The field of infectious diseases is fascinating mainly because it “cuts across all the clinical areas,” connecting inherently to a wide variety of specialties. Dr. Perfect believes that this field will require more attention in the coming years, and the spotlight is well-deserved, as is evident based on the current onslaught of research brought on by the pandemic (Dr. Perfect notes that he has now been alive through two pandemics, HIV being the first). His particular work connects easily from the clinical side to the research lab, and with each side being so intensive, his career is akin to having 2 simultaneous full time jobs. While the lab research is more mechanistic, studying the “in the woods stuff,” its applications are just as exciting in the clinical perspective, offering a “30,000 foot view;” both sides equally “tricky but extraordinarily important.”

The vast depth of his experience cannot be overstated, which is why his parting advice rings so poignantly in the young ears of a prospective graduate student in the coming years. For potential medical school applicants, when faced with that one brutal yet telling question, “why medical school,” Dr. Perfect suggests that the only correct answer should be a desire to help people, and a want to improve their health. For students all across Duke’s campus, he warns not to squander the plethora of opportunities readily available, and to “optimize your time at a research university.” Lastly, to all young and aspiring scientists, he offers his own sentiments as proof that a career in science is a life worth pursuing. Whether you are discovering new strains of fungal pathogens in the Duke Hospital, or pipetting clear liquids into clear tubes for PCR reactions that may (or may not) work, “at times, it’s just excitement!”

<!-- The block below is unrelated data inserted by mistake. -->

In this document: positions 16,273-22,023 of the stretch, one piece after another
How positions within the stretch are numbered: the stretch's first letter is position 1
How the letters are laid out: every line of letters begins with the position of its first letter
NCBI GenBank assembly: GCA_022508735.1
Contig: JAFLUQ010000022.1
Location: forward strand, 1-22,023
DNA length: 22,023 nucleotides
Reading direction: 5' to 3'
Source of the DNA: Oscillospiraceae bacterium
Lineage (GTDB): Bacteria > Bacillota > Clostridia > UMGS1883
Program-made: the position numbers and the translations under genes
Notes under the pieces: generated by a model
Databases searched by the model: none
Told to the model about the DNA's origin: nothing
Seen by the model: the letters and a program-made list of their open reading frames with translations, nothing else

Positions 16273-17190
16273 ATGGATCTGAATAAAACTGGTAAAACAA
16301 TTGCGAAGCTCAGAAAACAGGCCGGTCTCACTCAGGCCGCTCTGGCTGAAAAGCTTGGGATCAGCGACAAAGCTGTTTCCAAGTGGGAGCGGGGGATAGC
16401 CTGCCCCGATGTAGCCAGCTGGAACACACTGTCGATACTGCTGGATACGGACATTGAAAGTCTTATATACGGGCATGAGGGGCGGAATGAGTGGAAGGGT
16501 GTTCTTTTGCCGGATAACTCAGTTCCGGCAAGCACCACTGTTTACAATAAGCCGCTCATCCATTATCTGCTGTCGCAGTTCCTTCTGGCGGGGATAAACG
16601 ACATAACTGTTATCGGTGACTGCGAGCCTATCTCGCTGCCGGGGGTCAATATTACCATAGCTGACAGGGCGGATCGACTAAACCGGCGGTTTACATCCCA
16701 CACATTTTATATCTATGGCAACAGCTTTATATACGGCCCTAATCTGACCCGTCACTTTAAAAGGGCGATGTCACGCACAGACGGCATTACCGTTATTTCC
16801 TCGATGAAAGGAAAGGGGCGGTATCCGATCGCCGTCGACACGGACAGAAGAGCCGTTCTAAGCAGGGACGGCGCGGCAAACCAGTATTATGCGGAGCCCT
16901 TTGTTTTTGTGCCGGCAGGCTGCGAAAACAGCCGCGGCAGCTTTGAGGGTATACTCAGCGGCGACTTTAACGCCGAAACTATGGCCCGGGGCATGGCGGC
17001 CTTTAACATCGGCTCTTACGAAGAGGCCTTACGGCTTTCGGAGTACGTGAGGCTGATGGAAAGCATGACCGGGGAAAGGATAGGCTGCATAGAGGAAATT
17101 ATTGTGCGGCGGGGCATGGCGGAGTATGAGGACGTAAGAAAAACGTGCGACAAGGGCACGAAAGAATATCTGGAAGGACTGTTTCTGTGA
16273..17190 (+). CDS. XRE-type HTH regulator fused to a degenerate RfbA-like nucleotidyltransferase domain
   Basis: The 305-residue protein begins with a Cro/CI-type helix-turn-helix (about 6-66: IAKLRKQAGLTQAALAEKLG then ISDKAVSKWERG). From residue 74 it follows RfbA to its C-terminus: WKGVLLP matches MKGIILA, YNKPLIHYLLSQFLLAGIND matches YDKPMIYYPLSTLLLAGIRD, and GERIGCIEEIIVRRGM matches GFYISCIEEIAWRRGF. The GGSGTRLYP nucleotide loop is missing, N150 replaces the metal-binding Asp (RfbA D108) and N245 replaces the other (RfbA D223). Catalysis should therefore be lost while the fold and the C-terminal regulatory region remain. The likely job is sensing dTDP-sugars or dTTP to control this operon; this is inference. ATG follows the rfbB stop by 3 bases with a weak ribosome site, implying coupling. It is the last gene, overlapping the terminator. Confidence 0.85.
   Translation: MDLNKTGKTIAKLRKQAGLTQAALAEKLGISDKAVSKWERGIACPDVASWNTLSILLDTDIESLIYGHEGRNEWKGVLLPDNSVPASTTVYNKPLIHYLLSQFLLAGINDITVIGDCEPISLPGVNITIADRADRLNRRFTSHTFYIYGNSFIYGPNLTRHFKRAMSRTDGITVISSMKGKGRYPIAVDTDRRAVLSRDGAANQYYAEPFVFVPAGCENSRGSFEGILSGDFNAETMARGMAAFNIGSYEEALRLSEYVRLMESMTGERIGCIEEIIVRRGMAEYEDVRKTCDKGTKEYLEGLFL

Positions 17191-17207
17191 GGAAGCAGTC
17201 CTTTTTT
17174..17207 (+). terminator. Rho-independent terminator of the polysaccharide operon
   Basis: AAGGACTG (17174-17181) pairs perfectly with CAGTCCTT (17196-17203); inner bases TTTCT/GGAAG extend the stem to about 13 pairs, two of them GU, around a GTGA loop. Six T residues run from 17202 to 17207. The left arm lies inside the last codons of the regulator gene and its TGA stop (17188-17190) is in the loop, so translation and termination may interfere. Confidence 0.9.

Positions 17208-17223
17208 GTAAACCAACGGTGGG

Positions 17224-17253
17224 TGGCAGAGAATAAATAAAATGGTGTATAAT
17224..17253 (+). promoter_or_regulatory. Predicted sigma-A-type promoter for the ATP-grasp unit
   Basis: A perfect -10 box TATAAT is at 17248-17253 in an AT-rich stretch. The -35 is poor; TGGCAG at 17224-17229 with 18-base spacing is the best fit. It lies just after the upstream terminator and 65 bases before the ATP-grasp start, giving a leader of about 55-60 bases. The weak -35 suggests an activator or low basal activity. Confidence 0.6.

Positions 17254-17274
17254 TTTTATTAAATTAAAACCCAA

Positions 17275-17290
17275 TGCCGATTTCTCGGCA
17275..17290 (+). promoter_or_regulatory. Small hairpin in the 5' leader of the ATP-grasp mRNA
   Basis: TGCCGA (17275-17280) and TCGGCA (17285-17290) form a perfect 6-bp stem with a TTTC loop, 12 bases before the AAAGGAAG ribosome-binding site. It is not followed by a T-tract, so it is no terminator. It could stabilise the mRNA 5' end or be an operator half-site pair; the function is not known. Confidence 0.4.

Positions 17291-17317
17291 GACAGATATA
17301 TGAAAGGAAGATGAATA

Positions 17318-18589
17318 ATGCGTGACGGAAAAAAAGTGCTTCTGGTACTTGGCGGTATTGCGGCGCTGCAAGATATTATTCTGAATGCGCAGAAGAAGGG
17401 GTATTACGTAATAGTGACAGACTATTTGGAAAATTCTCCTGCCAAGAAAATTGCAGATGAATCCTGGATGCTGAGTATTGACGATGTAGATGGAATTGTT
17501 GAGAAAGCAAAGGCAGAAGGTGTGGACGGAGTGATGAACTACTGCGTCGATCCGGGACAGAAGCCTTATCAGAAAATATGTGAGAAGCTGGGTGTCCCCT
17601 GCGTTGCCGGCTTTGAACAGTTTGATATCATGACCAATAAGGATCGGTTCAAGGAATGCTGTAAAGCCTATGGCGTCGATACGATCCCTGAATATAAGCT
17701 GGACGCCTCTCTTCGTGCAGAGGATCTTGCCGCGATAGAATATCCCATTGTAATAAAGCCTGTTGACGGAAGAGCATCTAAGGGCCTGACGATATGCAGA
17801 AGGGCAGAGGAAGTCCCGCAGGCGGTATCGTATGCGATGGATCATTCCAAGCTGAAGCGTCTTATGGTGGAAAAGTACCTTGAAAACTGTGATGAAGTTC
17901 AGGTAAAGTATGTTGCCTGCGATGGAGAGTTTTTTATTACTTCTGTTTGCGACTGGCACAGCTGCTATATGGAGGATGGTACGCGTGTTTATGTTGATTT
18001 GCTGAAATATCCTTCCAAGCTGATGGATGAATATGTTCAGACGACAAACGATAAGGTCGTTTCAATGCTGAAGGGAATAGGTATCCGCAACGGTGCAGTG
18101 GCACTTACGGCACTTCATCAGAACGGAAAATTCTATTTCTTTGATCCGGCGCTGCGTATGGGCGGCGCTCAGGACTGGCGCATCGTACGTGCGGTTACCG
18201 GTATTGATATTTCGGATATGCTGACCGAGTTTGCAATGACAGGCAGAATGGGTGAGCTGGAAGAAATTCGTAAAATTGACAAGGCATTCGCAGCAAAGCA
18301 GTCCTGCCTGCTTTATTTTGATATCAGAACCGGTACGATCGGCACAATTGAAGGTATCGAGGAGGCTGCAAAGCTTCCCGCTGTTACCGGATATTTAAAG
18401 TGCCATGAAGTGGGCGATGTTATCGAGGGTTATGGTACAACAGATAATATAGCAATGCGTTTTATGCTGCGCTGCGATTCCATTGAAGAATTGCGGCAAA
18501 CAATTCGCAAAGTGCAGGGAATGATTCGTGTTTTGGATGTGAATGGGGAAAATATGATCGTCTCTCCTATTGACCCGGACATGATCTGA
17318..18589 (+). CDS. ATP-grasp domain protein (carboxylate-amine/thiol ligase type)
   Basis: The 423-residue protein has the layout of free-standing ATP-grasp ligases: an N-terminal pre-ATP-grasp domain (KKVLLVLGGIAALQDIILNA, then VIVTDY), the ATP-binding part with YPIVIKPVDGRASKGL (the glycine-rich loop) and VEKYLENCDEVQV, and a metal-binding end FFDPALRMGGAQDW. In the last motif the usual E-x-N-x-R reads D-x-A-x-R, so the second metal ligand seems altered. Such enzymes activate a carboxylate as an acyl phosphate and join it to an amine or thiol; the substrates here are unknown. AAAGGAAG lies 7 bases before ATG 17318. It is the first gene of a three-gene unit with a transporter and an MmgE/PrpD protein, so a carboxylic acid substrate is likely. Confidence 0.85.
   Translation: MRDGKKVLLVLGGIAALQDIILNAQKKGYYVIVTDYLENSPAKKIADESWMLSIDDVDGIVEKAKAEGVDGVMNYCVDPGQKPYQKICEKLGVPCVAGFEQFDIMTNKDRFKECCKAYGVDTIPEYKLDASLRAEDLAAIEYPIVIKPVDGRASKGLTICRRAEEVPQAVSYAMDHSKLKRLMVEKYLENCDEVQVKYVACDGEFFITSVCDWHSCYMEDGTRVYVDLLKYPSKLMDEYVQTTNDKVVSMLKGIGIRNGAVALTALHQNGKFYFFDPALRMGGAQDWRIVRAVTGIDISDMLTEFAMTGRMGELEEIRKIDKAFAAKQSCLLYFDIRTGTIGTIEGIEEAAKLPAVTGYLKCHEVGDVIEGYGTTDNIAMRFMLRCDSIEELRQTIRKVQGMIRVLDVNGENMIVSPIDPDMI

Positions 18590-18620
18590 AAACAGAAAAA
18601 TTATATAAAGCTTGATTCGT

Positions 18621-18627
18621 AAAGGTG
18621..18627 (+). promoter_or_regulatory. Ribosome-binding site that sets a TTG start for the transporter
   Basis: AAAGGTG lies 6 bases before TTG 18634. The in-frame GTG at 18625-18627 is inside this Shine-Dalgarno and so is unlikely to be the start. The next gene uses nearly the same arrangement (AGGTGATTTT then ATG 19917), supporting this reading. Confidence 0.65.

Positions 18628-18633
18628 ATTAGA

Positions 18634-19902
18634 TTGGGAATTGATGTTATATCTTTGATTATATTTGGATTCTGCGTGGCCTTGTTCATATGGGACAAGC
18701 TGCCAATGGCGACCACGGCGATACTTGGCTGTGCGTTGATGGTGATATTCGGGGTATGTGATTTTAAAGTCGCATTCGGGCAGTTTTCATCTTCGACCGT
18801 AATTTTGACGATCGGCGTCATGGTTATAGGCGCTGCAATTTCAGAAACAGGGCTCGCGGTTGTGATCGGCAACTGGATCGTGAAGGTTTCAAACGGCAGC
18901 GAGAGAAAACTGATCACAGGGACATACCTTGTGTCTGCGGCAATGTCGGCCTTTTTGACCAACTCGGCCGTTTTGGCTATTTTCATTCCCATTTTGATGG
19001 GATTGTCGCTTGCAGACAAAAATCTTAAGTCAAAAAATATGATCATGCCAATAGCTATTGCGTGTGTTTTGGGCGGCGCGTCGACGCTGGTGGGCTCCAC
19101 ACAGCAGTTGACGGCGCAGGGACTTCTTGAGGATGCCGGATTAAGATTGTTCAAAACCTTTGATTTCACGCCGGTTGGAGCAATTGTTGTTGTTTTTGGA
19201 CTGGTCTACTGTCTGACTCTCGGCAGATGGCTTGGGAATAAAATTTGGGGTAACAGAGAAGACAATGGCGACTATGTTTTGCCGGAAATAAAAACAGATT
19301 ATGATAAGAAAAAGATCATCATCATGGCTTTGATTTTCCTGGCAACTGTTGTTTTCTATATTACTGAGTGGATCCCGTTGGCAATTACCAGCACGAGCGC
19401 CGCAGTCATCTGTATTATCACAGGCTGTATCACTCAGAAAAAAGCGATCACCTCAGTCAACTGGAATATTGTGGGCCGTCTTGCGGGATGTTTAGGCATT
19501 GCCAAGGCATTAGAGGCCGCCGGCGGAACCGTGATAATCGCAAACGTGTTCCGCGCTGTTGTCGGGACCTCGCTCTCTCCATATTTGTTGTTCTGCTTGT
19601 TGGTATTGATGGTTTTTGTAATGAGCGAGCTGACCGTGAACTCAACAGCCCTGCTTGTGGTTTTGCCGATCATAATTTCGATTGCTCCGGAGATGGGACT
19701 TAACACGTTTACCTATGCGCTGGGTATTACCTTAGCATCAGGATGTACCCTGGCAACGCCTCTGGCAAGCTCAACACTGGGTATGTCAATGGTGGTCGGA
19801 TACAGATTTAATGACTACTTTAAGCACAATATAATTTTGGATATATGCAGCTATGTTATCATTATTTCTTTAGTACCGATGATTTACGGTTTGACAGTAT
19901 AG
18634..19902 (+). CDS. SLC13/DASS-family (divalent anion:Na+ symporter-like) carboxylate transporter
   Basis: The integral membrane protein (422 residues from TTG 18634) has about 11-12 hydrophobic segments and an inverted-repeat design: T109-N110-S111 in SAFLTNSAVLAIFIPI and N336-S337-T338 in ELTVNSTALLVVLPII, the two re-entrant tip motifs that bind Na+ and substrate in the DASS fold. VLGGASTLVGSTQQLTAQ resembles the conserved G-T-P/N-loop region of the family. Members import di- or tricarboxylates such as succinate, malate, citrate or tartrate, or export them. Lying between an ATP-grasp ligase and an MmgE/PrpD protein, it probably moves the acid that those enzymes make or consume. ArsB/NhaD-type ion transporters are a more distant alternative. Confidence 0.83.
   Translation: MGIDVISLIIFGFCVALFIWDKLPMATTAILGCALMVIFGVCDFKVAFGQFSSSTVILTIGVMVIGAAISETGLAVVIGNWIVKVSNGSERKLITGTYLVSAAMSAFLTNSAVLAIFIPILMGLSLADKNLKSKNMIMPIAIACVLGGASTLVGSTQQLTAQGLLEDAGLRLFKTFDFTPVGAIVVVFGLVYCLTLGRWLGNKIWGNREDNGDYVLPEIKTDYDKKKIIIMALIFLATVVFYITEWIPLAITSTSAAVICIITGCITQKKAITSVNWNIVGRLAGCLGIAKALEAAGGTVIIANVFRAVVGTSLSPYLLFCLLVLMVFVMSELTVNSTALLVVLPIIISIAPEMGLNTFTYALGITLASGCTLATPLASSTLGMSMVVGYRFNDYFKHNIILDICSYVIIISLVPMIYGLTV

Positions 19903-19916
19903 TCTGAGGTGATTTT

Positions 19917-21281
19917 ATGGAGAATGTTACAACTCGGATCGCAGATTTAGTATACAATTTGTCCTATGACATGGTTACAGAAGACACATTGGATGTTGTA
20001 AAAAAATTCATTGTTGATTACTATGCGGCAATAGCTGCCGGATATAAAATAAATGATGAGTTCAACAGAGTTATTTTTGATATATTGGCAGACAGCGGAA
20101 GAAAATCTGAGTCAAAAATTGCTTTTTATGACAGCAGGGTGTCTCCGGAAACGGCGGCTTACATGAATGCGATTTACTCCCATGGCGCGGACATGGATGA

The Path(ogen) Less Traveled

Before I was dropped off at college, I distinctly remember the ominous warning from my mother: be careful, don’t get meningitis! The disease is known for occurring in infants and college students, but I didn’t really know what it was…until this summer, now that I’m studying it. While there are several pathogens that are able to cause meningitis, Dr. Perfect’s lab studies Cryptococcus neoformans, or the fungal pathogen readily found in the environment causing cryptococcal meningitis. Though its environmental ubiquity seems alarming, Crypto. is actually an opportunistic infection, meaning it only causes disease when it is able to take advantage of weakened immune systems, such as those with HIV/AIDS, transplant recipients on immunosuppressants, or possibly even survivors of COVID-19. Even so, the prevalence of cryptococcal meningitis is significantly higher in poorer countries with less access to necessary treatments and supplies. Duke Hospital’s own survival rate for Crypto. infections is around 80%, while the global survival rate is only 50% (skewed largely by the populations lacking in adequate healthcare resources). Despite this frightening statistic, research on Crypto. is largely underfunded due to the fact that cryptococcal meningitis is a noncommunicable disease, or it cannot be spread person to person via a cough or a sneeze the way that the flu, COVID-19, or other common diseases can.